Willie Pastrano: “Survival of the Fleetest”

By Norman Marcus on October 31, 2012
Willie Pastrano: “Survival of the Fleetest”
For speedy Willie Pastrano, the mantra “survival of the fleetest” worked quite well for him.

He wasn’t a hard puncher. His style was to stick and run. He could take a punch but didn’t like to mix it up…

Willie Pastrano, light heavyweight champion of the world from June 1, 1963 to March 30, 1965, was born Wilfred Raleigh Pastrano in New Orleans on November 27, 1935. He seemed at first glance unsuited for a career in boxing. Why? Well, to be politically incorrect, Willie was a fat kid who was teased mercilessly about his weight by everyone in the neighborhood. At the age of twelve Willie weighed in at around 185 pounds. Not too bad for a big boy, but Pastrano was only five feet tall at the time! Kids picked on him not only because of his weight, but because he always walked away from a fight. Finally his father gave him an ultimatum. “Alright,” he said, “me or him son.” Not wanting to face his father and his leather belt, Willie was left with no choice. He would have to turn things around and somehow learn how to beat the crap out of these bullies.

Pastrano went to the local gym to work out and drop some extra weight, but even the boxers gave him a hard time. “Hey, big fat Willie Spaghetti, this is a fighter’s gym, not a wrestler’s gym.” It got so bad that the gym’s owner gave Pastrano and his best friend Ralph Dupas (also a pro boxer in the 1950s) a key of their own to the gym. They would train after everyone else was gone for the day. A year later he had grown a foot, Willie was now almost six feet tall, and had turned the extra fat into muscle. He loved the work ethic and discipline. He now looked and acted like a fighter.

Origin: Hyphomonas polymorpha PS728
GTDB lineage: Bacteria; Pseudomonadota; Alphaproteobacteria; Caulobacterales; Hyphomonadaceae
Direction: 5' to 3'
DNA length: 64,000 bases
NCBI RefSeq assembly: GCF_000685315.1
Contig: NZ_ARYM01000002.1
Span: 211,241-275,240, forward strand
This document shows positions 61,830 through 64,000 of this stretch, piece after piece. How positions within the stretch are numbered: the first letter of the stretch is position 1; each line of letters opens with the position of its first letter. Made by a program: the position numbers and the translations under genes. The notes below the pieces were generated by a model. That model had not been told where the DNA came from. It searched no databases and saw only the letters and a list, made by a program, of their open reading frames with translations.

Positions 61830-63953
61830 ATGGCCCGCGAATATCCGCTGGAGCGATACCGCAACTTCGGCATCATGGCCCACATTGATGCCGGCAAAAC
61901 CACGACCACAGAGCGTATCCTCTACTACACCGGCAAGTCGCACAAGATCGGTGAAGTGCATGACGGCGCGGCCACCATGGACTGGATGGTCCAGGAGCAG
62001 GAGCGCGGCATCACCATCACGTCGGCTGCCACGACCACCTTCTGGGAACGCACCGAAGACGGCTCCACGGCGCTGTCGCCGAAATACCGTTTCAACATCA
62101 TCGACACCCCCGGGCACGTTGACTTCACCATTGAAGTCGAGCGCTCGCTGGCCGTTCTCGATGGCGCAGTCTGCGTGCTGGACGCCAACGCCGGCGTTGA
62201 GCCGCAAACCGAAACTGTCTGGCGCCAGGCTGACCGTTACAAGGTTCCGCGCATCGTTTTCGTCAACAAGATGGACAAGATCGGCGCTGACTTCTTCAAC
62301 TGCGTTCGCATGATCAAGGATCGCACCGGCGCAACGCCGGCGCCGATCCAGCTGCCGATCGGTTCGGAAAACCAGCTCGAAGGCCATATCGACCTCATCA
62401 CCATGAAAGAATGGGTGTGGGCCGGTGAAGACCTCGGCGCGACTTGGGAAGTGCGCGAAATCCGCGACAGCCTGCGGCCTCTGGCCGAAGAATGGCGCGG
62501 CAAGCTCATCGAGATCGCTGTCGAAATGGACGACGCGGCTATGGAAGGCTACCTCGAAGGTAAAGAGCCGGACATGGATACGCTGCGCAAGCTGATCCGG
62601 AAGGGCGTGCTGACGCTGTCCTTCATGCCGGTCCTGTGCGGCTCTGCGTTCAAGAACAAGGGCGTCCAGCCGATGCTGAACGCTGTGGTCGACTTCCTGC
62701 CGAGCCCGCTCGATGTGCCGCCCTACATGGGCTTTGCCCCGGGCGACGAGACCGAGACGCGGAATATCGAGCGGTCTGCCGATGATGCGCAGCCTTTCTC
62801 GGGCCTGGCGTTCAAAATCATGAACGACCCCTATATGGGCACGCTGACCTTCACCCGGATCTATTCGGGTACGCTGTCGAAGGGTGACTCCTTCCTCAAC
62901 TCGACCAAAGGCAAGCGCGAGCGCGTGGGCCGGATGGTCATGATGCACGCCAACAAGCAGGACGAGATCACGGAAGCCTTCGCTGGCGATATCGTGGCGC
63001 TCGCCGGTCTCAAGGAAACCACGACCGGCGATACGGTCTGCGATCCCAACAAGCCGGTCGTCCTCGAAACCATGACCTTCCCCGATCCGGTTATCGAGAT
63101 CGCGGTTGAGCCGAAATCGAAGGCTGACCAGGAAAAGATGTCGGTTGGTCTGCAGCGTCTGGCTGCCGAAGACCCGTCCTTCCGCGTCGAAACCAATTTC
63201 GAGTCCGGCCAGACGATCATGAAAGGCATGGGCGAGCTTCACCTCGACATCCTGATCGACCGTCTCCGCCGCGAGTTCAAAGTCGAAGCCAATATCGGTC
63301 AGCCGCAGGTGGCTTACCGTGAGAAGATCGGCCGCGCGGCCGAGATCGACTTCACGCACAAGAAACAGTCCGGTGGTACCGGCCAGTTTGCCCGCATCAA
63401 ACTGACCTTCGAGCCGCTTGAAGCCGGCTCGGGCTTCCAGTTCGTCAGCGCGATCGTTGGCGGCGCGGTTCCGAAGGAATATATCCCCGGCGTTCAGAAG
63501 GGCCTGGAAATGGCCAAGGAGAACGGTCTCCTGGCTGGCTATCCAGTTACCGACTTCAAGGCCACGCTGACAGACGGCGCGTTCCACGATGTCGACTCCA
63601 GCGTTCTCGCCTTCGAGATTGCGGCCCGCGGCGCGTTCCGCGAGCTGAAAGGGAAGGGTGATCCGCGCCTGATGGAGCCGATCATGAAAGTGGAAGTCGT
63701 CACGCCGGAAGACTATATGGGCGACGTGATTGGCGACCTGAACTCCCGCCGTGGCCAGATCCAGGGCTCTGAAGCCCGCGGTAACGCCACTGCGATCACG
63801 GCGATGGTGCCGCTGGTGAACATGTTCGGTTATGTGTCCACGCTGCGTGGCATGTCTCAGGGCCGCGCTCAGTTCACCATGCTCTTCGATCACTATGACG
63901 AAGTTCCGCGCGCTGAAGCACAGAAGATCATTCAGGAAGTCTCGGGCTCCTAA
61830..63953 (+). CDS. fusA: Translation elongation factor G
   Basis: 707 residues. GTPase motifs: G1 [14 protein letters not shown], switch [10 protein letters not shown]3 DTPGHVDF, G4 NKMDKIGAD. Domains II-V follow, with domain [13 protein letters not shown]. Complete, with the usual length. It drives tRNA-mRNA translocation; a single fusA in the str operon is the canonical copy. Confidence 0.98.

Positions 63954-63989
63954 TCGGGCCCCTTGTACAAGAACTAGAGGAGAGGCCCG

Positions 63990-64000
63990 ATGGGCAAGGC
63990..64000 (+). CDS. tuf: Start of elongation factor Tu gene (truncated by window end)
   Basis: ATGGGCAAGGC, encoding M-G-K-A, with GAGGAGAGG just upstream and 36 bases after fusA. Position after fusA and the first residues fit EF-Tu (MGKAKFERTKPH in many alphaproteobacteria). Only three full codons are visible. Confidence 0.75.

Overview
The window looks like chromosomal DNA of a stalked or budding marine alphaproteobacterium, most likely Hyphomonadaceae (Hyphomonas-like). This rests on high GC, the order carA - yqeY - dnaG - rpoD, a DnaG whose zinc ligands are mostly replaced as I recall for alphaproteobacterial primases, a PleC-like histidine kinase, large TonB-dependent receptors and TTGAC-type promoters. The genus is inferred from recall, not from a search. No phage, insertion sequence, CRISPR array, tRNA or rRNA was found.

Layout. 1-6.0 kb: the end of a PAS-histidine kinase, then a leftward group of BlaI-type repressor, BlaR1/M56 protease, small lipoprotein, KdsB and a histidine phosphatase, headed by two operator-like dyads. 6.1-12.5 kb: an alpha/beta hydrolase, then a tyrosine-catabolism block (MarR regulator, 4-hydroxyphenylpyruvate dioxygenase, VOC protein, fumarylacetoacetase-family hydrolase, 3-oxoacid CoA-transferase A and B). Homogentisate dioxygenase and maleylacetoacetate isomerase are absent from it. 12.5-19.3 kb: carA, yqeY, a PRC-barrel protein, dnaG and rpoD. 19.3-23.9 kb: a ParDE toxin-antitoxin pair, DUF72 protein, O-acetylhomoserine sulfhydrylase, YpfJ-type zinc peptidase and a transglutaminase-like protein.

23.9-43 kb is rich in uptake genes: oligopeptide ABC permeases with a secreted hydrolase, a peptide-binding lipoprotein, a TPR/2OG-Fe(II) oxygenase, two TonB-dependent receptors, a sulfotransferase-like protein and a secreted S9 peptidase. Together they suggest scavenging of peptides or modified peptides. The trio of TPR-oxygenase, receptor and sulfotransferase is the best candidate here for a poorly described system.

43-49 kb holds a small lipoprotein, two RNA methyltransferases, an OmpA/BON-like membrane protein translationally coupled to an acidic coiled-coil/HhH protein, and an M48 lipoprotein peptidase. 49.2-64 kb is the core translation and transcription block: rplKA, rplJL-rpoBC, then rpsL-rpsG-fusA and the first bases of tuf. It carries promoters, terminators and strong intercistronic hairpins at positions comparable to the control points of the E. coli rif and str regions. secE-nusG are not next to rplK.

Willie Pastrano turned pro at sixteen and fought all of his early fights in New Orleans or Miami. Between 1951 and 1954 he won 28, lost four and drew three times. He started out as a welterweight and later boxed middleweight as he continued to fill out. He wasn’t a hard puncher. His style was to stick and run. He could take a punch but didn’t like to mix it up. He would have only 14 KOs in his entire career.

On June 28, 1955, Willie beat former light heavyweight champion Joey Maxim (81-22-4 at the time) via a UD10 at Municipal Stadium in New Orleans. Maxim was trained by Doc Kearns, Jack Dempsey’s wily old trainer/manager. Willie’s manager was Whitey Esneault and his trainer was Angelo Dundee, who would later guide Muhammad Ali to heavyweight glory. Pastrano beat Maxim that night but Joey was near the end of his career; he didn’t have much left in the tank. After Pastrano, Maxim lost six of his next seven fights and retired. But the win over an ex- champion like Maxim still looked good on Pastrano’s record.

During the 1950s Willie fought most of his fights as a heavyweight but occasionally moved down to fight at light heavy. In 1955 he fought eight times, with seven wins and one draw. 1956 was a bit slower with four wins and another draw. Pastrano finally lost one on June 11, 1957, a decision to undefeated heavyweight Roy Harris in Houston. Willie’s opponents so far were journeymen. But Pastrano was building up his record, biding his time, paying his dues, waiting to step up to the big time.